Stable chronic hypercapnic patients are often prescribed long-term mask noninvasive pressure support ventilation (NPSV). There is a lack of information on the effects of posture on NPSV. Therefore posture induced changes in physiological effects of NPSV in awake stable chronic hypercapnic patients were evaluated. In 12 awake chronic obstructive pulmonary disease (COPD) patients breathing pattern, respiratory muscles, mechanics and dyspnoea (by visual analogue scale: VAS) were evaluated during spontaneous breathing (SB) in sitting posture and during NPSV in sitting, supine and lateral positions randomly assigned. Arterial blood gases were evaluated during SB and at the end of the last NPSV session (whatever the posture). As expected NPSV resulted in a significant improvement in carbon dioxide tension in arterial blood (Pa,CO2) (from 7.4±0.85 to 6.9±0.7 kPa). When compared with SB, sitting NPSV resulted in a significant increase in tidal volume and minute ventilation and in a significant decrease in breathing frequency. Inspiratory muscle effort as assessed by oesophageal pressure swings and pressure-time product per minute (from 14±4.8 to 6.2±3.5 cmH2O, and from 240±81 to 96±60 cmH2O·s·min-1 respectively), intrinsic dynamic positive end expiratory pressure (from 2.7±2.3 to 1.4±1.3 cmH2O) and expiratory airway resistance (from 18±7 to 5±3 cmH2O·L·s- 1) decreased during sitting NPSV, whereas VAS did not change. Changing posture did not significantly affect any parameter independently of the patients weight, whether obese or not. In awake stable hypercapnic chronic obstructive pulmonary disease patients changing posture does not significantly influence breathing pattern and respiratory muscles during noninvasive pressure support ventilation suggesting that mask ventilation may be performed in different positions without any relevant difference in its effectiveness.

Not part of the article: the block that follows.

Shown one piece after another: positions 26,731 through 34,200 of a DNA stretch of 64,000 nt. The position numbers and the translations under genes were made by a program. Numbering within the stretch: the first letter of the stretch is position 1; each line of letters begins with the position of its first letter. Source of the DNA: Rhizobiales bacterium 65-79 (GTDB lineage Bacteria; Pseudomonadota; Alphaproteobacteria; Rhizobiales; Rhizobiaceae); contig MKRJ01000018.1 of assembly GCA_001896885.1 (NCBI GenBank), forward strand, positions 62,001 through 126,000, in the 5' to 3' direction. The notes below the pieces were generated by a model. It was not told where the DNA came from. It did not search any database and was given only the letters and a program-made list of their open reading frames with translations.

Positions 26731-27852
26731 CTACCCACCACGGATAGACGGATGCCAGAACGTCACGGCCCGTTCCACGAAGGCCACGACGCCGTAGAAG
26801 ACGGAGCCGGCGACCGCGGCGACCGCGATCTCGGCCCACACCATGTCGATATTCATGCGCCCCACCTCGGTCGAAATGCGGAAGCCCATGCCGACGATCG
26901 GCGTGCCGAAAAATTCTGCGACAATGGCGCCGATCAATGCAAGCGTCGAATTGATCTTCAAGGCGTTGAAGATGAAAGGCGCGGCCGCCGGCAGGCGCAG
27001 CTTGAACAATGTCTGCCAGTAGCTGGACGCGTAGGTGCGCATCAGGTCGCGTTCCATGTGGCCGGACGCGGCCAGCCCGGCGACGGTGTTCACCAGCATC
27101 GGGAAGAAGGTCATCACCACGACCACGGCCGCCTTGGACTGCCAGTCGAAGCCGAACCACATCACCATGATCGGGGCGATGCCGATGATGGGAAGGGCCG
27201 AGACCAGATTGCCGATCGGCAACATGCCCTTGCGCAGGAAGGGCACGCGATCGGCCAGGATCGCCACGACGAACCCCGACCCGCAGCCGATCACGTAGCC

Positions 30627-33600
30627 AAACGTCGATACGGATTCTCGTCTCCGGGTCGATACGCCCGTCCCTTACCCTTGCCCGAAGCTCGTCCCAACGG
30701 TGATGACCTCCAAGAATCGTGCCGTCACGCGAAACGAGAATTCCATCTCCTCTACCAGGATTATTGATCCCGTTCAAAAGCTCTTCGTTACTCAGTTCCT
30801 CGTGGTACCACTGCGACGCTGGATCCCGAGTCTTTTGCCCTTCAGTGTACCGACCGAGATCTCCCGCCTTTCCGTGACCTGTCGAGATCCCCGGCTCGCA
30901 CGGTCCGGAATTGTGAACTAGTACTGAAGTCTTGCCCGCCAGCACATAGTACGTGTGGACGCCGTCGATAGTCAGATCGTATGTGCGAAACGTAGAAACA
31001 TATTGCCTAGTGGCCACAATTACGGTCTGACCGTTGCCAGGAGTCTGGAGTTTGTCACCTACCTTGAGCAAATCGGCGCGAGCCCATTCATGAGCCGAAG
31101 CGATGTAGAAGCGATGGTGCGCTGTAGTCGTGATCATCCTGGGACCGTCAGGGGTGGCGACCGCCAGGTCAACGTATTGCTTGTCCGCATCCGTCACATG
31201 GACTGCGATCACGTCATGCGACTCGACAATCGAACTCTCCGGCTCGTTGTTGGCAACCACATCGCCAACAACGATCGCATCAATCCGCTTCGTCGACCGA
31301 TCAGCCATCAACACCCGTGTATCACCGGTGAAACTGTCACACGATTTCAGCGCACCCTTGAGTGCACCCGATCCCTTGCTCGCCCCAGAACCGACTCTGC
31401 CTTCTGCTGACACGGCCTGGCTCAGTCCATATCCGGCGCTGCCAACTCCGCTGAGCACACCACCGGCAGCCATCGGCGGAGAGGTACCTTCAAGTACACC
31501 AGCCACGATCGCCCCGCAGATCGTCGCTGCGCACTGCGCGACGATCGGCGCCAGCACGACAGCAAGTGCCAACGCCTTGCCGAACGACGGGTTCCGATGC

- Chronic respiratory
- Insufficiency noninvasive ventilation
- Respiratory mechanics respiratory muscles
ASJC Scopus subject areas
- Pulmonary and Respiratory Medicine